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Northeastern startup named finalist in global competition

On their first day of graduate school at Northeastern, Sean Kevlahan told Adam Hatch of his ambitious vision: Hatch would invent something amazing, and Kevlahan would help him sell it. Four years later, their biotechnology startup Quad Technologies has made it to the final round of the prestigious 2013 MassChallenge, an annual global startup competition that this year has more than $1 million in accelerator grant funding up for grabs.

In 2012, Kevlahan and Hatch co-founded Quad, which aims to commercialize a unique dissolvable hydrogel, along with fellow classmate Brian Plouffe  and associate professor of chemical engineering Shashi Murthy. In June, the company, which has received support from Northeastern’s student-run venture accelerator IDEA and the Health Sciences Entrepreneurs program, was named one of 128 MassChallenge semi-finalists from a pool of more than 1,200 applicants. Since then, the Northeastern entrepreneurs have been privy to an elite lineup of talks, lectures, and networking events; financial, spatial, and mentorship resources; and the general “water-cooler effect” that emerges when you put more than 100 innovative thinkers in one room.

On Tuesday, MassChallenge once again whittled down the competition, this time from 128 startups to 26. As part of the elite group, Kevlahan will have the chance to pitch his business to a panel of judges comprising startup executives from companies ranging from Kayak to ZipCar.

The results of the final round of the competition will be announced on Oct. 30 at the Boston Convention and Exhibition Center, where $1 million in accelerator grants will be dished out. In addition, three MassChallenge sponsors will also award prizes to some entrepreneurs.

“I already feel we’ve won,” said Kevlahan. “We’ve made great connections, learned a lot, and received feedback from high-level CEOs.”

The prophesied invention that gave birth to Quad is called QuickGel, which consists of an algae-derived polymer, polyethylene glycol, and a changeable “capture protein,” Kevlahan explained. This protein works like a lock and key to selectively bind particular cell types or biological molecules. The beauty of the system is that a simple trick of chemistry allows it to readily dissolve once its job is done.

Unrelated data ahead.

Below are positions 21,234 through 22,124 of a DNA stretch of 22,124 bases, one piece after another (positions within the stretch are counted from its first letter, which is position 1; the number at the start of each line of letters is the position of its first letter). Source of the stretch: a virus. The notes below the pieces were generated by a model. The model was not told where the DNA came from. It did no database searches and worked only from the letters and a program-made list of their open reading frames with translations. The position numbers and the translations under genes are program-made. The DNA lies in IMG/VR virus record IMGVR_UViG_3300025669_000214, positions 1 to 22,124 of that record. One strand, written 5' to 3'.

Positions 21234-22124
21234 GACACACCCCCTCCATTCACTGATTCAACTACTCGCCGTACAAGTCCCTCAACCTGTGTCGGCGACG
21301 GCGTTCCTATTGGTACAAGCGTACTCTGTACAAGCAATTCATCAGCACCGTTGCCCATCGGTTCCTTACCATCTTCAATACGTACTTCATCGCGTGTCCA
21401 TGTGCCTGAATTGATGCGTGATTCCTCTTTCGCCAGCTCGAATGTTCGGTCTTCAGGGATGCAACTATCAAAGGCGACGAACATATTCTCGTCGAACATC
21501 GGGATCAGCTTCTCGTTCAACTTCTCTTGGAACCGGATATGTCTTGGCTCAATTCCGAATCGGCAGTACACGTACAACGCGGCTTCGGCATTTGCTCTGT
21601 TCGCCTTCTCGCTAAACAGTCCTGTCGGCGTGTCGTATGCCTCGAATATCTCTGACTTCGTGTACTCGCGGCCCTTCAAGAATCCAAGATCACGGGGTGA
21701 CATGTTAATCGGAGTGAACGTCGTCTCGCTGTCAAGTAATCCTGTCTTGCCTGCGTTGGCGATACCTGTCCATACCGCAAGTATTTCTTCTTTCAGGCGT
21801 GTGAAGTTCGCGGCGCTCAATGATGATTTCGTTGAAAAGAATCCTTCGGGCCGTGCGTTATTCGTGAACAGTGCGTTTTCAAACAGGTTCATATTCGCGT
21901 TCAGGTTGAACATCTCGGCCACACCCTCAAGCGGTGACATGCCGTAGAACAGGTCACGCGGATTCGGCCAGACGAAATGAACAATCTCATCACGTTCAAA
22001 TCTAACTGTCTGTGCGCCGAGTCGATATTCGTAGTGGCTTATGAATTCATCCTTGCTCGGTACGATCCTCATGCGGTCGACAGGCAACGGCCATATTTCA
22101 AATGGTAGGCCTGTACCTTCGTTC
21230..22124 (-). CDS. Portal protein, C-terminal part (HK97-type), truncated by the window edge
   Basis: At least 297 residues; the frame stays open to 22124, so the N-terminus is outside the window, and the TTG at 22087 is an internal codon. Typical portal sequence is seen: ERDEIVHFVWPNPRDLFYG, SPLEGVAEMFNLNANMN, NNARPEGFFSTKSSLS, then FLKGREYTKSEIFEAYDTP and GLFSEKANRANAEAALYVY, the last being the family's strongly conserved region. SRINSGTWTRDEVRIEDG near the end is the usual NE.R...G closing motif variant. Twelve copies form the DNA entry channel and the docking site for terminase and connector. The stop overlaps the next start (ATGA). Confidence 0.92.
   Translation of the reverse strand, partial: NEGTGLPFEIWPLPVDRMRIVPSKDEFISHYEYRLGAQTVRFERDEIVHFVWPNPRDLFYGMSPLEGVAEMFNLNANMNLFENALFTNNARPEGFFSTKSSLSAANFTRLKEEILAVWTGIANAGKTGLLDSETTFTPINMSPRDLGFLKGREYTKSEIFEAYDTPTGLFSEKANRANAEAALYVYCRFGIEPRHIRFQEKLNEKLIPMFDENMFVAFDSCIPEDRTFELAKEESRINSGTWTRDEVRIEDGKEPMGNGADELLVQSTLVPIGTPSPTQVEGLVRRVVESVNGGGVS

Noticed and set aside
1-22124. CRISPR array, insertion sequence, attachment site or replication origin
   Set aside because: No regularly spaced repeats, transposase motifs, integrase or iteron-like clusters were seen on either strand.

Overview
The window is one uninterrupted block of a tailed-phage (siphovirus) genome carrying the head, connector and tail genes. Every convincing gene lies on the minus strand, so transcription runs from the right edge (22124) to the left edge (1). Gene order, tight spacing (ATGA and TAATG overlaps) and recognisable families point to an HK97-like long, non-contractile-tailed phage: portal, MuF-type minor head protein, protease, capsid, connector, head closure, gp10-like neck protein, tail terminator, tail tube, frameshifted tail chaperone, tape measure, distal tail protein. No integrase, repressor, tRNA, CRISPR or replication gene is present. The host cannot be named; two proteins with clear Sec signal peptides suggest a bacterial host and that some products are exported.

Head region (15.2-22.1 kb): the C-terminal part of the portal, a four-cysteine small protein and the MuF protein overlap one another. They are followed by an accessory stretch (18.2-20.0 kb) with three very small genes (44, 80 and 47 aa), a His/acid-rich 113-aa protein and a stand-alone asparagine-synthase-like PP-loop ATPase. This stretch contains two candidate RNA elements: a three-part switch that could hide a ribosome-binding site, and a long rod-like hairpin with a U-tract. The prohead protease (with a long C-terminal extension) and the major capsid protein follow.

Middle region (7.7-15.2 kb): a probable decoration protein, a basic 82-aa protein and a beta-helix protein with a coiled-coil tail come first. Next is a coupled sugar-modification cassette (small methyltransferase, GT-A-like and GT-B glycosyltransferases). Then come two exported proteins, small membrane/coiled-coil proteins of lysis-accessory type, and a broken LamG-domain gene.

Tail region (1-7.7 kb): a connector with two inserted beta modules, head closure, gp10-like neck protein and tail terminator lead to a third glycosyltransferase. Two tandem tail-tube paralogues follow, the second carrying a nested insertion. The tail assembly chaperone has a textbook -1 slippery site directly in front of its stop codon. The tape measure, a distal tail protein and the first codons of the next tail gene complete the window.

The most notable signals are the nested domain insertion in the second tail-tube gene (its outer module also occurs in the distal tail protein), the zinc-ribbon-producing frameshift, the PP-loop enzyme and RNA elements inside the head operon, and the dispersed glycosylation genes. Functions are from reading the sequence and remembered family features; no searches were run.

These creative entrepreneurial minds envision many applications for this material, but one is already promising to transform one field in particular: stem cell research.

Plouffe, whose expertise lies in magnetic cell separation and isolation, immediately recognized a use for the material in the contentious field. Stem cells hold great promise for treatment advances in diseases ranging from ALS to Parkinson’s Disease to Hodgkin’s Lymphoma, but there’s currently no effective method to purify the cells, which can derive any other cell type in the body.

It turns out there are hundreds of stem cells circulating through our blood streams at any given moment. If we could harvest those cells, said Kevlahan, then the need for controversial embryonic stem cells would become obsolete.

Standard technologies use magnetic particles to separate the stem cells from their surroundings. The only problem with this method is the particles never loosen their grip. Coating them with QuickGel provides a straightforward workaround, according to Kevlahan, and opens a floodgate of innovation for stem cell researchers. “I like to say that stem cells are the next gold rush, and we’re supplying the pickaxe,” he said.